The impact of the Film Law is not only economic, it is social and cultural, and indirectly affects tourism.
What would the Dominican Republic be like today without the Film Law? The film industry sector is of such importance in the country and its benefits are so diverse that, right now, only a fool or a misinformed person could think of a future without this industry having the facilities that allow it to grow thanks to the Law for the Promotion of the Film Industry.
Although the achievements in the rest of the cultural sector are rather scarce, if not almost nil, the film industry is the model industry that serves as an engine to drive the possible development of other areas that suffer from the slowness of purge honey.
There are those who may wonder how the film industry can be profitable if the number of audiences attending Dominican films has supposedly decreased. The real fact is that audiences have become more and more demanding. Besides the fact that the criticized comedies that were made in the past had the benefit of creating an industry.
The process has been as interesting as it has changed. Moreover, it is very similar to what has happened in other places. For example, in Spain, post-Franco comedies evolved into another type of comedy, more intelligent. And the essay or auteur cinema also became more commercial. The same will happen with Dominican cinema. Here the pedestrian comedies of the beginning work less and less. Documentaries and dramas announce signs of what will definitely be known as Dominican cinema, owner of its own photography and an increasingly local and thus more universal language, through the treatment of problems of our society. Although it is necessary to work harder and harder in the creation of the Dominican spectator and cinematographic thought, more and more linked to a vigorous and honest criticism.
The development has been possible and will continue to be possible thanks to the conjunction of two key articles of the Cinema Law, Article 34 and Article 39. The first has to do with local cinema and the second with foreign investments in the Dominican film industry. Read shootings, co-productions, etc. One and the other are consubstantial and cannot live separately.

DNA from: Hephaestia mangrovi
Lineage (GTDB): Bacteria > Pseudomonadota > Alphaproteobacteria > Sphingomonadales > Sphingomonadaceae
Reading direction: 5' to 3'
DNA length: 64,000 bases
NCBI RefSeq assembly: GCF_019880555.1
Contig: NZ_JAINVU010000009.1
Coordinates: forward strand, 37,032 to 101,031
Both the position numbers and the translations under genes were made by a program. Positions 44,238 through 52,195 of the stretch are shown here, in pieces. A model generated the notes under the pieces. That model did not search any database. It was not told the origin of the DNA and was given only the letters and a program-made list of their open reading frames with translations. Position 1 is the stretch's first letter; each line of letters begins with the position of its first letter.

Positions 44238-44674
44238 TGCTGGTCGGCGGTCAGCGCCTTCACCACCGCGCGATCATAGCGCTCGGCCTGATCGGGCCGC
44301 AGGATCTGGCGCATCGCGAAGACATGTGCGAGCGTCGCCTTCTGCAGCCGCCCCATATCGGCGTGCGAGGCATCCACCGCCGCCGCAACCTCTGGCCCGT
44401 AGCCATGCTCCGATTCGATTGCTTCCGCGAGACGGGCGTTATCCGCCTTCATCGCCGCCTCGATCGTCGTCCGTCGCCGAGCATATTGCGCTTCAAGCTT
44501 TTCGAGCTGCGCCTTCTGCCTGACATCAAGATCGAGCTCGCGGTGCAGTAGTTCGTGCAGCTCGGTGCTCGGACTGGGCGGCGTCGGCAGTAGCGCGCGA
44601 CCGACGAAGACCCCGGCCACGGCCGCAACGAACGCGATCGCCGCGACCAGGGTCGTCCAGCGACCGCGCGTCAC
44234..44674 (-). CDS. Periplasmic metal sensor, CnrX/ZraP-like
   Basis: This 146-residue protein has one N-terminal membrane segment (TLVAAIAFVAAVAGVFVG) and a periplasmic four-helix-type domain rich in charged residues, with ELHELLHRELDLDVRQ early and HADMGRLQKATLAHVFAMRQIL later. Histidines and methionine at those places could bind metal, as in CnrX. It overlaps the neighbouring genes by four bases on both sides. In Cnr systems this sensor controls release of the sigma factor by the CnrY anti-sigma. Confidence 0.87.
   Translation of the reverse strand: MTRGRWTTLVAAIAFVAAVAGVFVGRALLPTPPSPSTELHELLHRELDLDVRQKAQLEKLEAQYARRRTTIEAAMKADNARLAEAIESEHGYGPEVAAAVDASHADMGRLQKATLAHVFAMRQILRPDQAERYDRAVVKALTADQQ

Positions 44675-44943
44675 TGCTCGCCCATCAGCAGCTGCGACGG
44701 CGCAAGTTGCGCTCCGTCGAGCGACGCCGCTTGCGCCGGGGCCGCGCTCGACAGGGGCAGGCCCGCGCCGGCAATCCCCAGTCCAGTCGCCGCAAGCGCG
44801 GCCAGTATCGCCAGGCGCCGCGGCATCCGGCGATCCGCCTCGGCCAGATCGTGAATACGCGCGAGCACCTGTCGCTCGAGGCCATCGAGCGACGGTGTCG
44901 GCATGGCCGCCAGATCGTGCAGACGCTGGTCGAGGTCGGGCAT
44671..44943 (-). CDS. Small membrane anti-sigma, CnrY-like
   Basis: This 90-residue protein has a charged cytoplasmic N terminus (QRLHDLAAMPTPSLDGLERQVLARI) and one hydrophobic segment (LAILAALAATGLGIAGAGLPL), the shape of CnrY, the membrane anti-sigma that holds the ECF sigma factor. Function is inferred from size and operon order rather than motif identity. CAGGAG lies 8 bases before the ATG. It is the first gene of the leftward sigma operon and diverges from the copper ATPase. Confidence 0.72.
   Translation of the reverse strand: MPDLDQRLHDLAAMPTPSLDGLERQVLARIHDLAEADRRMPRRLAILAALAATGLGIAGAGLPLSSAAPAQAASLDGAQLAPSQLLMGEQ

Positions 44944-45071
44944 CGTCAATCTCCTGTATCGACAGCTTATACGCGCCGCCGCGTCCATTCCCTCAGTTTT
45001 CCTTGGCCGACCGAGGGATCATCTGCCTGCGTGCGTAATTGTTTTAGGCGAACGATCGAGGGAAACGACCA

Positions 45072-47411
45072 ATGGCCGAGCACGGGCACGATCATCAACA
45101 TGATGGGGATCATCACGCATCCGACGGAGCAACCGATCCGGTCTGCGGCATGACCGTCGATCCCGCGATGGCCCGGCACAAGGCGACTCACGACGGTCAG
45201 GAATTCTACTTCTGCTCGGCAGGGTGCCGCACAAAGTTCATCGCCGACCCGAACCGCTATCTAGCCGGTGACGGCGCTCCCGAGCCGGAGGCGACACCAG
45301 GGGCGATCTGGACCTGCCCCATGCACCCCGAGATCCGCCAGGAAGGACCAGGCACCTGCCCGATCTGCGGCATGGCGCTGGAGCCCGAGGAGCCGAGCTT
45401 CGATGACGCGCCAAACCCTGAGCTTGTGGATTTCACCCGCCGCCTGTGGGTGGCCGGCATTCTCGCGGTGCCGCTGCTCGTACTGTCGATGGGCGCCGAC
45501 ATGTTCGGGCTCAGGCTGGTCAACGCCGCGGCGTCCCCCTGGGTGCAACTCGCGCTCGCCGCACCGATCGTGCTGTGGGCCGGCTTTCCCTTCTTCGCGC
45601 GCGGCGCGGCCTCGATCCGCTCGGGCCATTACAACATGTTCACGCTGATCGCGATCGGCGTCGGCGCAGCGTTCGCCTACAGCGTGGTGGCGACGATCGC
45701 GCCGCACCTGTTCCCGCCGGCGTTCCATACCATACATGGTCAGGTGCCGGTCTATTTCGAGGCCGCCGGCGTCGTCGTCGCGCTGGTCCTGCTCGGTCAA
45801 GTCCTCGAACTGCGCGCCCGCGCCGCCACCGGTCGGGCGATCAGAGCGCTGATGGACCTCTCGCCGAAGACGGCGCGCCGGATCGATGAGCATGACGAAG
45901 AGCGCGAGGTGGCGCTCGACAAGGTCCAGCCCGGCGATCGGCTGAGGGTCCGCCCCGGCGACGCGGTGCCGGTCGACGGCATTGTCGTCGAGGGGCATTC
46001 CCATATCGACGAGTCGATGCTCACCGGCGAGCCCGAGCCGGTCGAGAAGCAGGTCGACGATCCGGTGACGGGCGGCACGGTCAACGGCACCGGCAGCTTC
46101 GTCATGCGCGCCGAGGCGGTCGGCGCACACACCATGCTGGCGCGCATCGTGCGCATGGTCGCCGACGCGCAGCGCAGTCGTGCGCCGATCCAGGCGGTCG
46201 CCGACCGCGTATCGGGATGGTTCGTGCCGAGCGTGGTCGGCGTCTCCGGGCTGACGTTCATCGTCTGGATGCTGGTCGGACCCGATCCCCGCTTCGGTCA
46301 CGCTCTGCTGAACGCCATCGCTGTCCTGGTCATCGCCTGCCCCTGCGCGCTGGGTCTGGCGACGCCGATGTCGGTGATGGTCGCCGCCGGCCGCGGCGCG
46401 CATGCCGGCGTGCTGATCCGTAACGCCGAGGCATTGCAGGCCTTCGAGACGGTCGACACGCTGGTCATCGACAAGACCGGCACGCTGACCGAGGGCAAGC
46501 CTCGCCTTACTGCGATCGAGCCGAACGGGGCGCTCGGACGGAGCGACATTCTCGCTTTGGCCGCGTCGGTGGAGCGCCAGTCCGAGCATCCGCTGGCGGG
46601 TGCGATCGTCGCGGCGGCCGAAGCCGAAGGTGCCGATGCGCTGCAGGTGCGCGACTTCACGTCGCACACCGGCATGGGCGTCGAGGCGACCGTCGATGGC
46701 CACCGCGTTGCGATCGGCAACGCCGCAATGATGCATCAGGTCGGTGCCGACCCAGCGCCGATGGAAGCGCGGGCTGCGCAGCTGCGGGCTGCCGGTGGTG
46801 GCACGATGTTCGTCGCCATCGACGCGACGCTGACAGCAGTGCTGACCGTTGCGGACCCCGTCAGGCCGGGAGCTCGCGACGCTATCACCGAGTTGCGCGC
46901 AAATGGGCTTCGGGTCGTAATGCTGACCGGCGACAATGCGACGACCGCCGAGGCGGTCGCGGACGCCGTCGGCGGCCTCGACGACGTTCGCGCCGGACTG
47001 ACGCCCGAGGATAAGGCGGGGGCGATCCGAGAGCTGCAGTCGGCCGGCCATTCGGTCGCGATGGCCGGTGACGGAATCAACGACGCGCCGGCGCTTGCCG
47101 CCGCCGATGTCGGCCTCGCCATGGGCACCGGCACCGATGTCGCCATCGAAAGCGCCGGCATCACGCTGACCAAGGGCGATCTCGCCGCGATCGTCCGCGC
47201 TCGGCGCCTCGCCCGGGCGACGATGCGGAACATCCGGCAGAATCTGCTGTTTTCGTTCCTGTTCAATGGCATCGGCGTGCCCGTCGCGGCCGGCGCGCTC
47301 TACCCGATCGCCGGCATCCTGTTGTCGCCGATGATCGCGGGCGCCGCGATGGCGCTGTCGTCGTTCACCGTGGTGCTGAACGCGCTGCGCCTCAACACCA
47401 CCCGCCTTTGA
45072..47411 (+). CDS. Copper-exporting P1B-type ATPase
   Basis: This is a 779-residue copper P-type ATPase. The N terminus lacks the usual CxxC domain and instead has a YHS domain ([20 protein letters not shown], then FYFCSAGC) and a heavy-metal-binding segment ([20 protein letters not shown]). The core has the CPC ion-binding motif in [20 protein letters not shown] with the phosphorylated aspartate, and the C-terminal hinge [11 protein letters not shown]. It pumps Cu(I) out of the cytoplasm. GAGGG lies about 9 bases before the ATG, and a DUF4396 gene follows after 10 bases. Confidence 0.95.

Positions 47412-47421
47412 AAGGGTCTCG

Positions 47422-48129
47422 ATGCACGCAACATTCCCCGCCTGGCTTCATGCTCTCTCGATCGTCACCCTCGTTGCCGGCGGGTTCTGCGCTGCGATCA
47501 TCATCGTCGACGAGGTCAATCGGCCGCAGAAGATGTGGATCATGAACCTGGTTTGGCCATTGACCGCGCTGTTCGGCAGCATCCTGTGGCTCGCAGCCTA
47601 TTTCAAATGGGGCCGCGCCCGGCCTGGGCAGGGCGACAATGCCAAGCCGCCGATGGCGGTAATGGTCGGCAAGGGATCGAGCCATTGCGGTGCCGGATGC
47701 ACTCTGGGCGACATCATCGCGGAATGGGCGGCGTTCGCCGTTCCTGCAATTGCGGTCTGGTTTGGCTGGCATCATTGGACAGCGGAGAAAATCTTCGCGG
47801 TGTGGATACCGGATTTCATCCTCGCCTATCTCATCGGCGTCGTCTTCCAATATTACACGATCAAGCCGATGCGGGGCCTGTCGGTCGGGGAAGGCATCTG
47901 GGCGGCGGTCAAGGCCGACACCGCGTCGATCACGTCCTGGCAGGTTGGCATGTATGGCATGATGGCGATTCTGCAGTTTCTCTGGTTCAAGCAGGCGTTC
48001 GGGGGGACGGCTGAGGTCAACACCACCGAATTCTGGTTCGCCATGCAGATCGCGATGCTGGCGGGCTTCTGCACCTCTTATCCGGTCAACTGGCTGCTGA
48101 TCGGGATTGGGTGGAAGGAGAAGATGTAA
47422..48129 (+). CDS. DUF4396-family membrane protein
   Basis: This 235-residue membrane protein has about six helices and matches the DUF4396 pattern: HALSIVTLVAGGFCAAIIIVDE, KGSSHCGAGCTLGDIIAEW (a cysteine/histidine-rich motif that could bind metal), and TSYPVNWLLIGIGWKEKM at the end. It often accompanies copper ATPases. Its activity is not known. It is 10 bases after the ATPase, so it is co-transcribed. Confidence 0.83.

The final report of a consultancy conducted by Apricus Consulting Group to evaluate the true impact of this industry on the country’s economy yields relevant data. So much so that the DGCine is currently developing increasingly close relations with the mayors’ offices of municipalities where filming takes place, with which it intends, among other facilities, to ‘tie up’ with them the good stay of international or national filming teams that ‘disembark’ in their areas, where the ‘boroneo’ is not long in coming.
According to the report, there is evidence of an increase in the filming budget that has been generated primarily by the increase in international productions, which have become the major drivers of filming in the Dominican Republic. This is highly relevant because in 2017-2018 52% of filming was domestic; but in 2019-2021 it barely reached 33%, when foreign productions increased from 42% to 63% in the biennium.
Geographically, the territory used as filming locations has expanded. If in 2017-2018 Santo Domingo covered 55%, in 2019-2021 it dropped to an average of 46%, while other areas such as Samaná, Puerto Plata, La Romana, Punta Cana, La Vega and Santiago grew.
On the other hand, the payment of remunerations to formal and informal employees is high, so those incomes produce greater economic dynamism with the purchase of goods and services for personal consumption by employees, which is picked up by the induced effect. In fact, it is estimated that the induced effect would have generated more than 4,575 jobs by 2022. Most of them in the female sector.
Some 21% of the total jobs generated in 2020-2021 were jobs for university graduates, however the remaining 79% went mostly to people at the high school and elementary level.
Even so, the sector requires an increasing number of people with a technical level. This makes it possible to attract more important filming and helps to consolidate the country internationally as a filming destination, thus attracting investment and increasing the value added that is made in the country, by eventually being able to provide specialized pre-production and post-production services. DGCine is working to establish alliances with training and education centers in order to develop this educational offer in the country. Currently, it is considered that about seven universities offer film specializations.
The impact of the film industry on the Dominican economy, as we can see, is growing and multiplying. It not only generates material wealth, but also spiritual wealth.
The generation of more than 15 thousand jobs in 2020-2021 rose in 2022 to 25 thousand jobs. Most of them are indirect, since the filming of productions is highly dependent on intermediate purchases from labor-intensive sectors, such as other services, tourism and commerce. The generation of direct jobs is lower as filming is capital intensive (recording studios, filming machinery), while labor-intensive jobs are outsourced, given seasonality or specialization, so they are recorded in indirect effects.
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